# Standards in terminology for bevel gearing

Knowing the proper terminology is key for understanding bevel gear design.

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If you still are digesting the acronyms in my April 2019 column, I apologize. As mentioned in that article, without a proper understanding of the terminology, you are at a great disadvantage. In the previous article, I detailed the proper terminology for spur gearing. This article hopefully will broaden your knowledge of bevel gear terminology.

The fundamental term in metric gearing is the designation of pitch. This is called the module and is detailed as m. Other key values are the pressure angle (α), the shaft angle (S), and the number of teeth (z). These are the core values that drive the geometry of the gear.

As noted in Figure 1, the sum of the pitch cone angles (d1 and d2), is equal to the shaft angle (S). The most common shaft angle is 90 degrees. When the shaft angle is some value other than 90 degrees, the formula for calculating the pitch cone angles is: For bevel gearing, when the number of teeth in the pinion is equal to the number of teeth in the bevel gear, the speed ratio becomes 1:1, and these are called miter gears.

With bevel gearing, the reference diameter (d) is also known as the pitch diameter. The formulas for these values are:

d1  = z1 m

d2  = z2 m

The cone distance (R) is a critical mounting dimension of bevel gearing as it defines the linear distance between the reference points of the intersections of the reference diameters (Figure 2). It has a formula of:

R = d2 / (2 (sin d2))

The addendum of each gear is calculated as:

ha1 = (2.00 m) – ha2

ha2 = (0.54 m) +{(0.46 m) /

((z2 cos d1) / (z1 cos d2))}

The dedendum of each gear is calculated as:

hf1 = (2.188 m) – ha1

hf2 = (2.188 m) – ha2

With these two values, we can calculate the tTip diameters (da), also known as the outside diameter. These are derived from:

da1 = d1 + (2 ha1 cos d1)

da2 = d2 + (2 ha2 cos d2)

Another important value in bevel gearing is the pitch apex to Crown (X). This value is critical when adjusting the gear for backlash. It is calculated as:

X1 = (R cos d1) – (ha1 sin d1)

X2 = (R cos d2) – (ha2 sin d2)

The axial face width (Xb) is calculated as:

Xb1 = (b cos da1) / (sin Q a1)

Xb2 = (b cos da2) / (sin Q a2)

The addendum angle (Qa) is calculated as:

Q a1 = tan-1 (hf2 / R)

Q a2 = tan-1 (hf1 / R)

The tip angle (da) is calculated as:

da1 = d1 + Q a1

da2 = d2 + Q a2

The dedendum angle (Q f ) is defined as :

Q f2  =  Q a1

Q f1  =  Q a2

These terms and their associated values represent the geometry of the gear teeth (Figure 3). Independent of these are the geometry of the rest of the gear body. These include the bore, the hub diameter (d), the hub width, the face width (b), the length through the bore, the keyway width, and the keyway depth.

The bore is the hole into which the motor shaft is inserted. For some gears, the gear is already mounted on a shaft and thus the need to specify the bore does not exist.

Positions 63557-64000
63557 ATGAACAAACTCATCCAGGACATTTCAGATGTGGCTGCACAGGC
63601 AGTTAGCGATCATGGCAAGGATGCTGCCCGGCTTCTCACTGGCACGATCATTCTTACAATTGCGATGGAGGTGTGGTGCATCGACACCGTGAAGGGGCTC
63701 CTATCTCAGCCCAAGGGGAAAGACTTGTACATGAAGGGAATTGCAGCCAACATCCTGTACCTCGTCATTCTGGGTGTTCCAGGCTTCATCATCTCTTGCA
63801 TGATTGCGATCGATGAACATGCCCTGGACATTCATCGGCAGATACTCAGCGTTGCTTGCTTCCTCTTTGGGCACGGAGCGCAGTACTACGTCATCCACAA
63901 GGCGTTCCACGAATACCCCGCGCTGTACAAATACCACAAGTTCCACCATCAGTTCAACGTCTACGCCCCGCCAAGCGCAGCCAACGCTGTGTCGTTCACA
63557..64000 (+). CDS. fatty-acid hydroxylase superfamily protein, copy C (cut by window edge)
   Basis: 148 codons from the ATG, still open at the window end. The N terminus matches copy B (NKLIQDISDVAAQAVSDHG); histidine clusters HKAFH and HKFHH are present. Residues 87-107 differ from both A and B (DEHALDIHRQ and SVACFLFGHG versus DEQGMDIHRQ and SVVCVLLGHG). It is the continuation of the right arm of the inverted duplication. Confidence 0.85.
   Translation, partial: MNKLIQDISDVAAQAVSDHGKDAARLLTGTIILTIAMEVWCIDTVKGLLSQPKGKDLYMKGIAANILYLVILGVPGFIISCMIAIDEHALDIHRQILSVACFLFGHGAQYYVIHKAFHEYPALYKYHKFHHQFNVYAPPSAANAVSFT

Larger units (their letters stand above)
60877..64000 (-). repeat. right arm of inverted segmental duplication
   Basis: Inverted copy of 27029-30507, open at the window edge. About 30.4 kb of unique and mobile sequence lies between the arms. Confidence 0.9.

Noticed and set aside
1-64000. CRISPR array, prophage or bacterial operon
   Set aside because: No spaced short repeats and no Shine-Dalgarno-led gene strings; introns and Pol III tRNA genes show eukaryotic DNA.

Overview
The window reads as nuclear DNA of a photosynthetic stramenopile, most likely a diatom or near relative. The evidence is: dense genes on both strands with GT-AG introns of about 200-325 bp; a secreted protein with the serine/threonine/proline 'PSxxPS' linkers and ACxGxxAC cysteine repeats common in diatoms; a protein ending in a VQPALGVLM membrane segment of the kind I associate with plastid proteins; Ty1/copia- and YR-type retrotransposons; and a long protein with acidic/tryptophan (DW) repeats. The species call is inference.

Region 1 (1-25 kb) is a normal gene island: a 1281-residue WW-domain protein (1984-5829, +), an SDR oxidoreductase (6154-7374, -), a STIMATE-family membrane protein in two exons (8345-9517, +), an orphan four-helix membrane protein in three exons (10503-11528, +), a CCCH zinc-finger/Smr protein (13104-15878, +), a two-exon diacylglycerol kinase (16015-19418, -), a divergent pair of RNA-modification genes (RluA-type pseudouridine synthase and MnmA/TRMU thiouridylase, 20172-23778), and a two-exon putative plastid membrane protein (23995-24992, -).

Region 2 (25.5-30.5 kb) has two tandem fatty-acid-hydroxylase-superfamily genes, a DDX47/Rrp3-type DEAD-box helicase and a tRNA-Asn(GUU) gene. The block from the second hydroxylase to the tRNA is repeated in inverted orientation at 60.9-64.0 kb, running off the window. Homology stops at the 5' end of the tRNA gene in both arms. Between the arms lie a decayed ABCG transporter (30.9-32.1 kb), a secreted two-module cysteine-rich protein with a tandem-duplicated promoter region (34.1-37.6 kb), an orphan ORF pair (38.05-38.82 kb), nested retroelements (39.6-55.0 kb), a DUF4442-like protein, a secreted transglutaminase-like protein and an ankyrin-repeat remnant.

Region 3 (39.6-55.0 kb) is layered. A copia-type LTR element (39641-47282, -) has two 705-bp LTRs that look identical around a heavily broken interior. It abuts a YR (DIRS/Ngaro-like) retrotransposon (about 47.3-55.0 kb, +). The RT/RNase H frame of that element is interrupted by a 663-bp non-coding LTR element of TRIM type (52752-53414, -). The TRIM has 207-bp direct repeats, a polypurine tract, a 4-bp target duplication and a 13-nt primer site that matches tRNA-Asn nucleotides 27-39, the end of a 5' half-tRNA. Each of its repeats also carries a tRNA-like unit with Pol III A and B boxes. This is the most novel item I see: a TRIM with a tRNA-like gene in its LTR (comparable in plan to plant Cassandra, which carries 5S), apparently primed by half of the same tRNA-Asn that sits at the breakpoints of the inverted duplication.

The hub diameter is the outermost diameter of the boss that projects out of one or more sides of the gear. It usually functions as a shoulder to which the bearings are matched to. Its relative, the hub projection, is the distance from which this diameter projects from the heel face of the gear.

The face width (b) is the distance across the gear teeth in the direction perpendicular to the reference diameter. The face width of a bevel gear is not a set value. It is recommended that the value be at a minimum
10
m, and R/3 as a maximum value.

The length through the bore (LTB) is the total length of the gear from the hub projection face to the opposite side of the bore. It is not the total height of the bevel gear from the tooth tip to the hub projection.

The keyway width is the value of the horizontal portion if the slot is in the bore. The distance that this slot projects out of the bore, toward the root diameter, is the keyway depth. Not all gears are produced with a key slot, so these dimensions are not always present.

Bevel gears have unique names for different portions of the gear tooth. The toe is the portion of the tooth that is nearest to the bore. The heel is the portion of the tooth that exists at the outermost diameter. The tooth height at the toe is always smaller than the tooth height at the heel. The tooth height dimensions are always measured at the heel.

These terms apply to all bevel gears, but there are additional terms that apply when the gear set is produced as a spiral bevel gear set. These gears have a curved tooth that is set at a specific spiral angle.

This angle is most commonly set to 35 degrees. For spiral bevel gears, one gear will have teeth with a left-hand spiral, and the mating gear will have teeth with a right-hand spiral. The choice of which gear has the left-hand spiral is dependent only on the orientation of your bearings and the rotation direction of the motor shaft. As most applications are bi-directional, there is no preferred standard. Stock gearing usually has left-handed pinions and right-handed bevel gears.

Hopefully, armed with this knowledge, you will be better able to communicate your bevel gear requirements with your gear supplier, and you won’t have to worry about being lost in the weeds.

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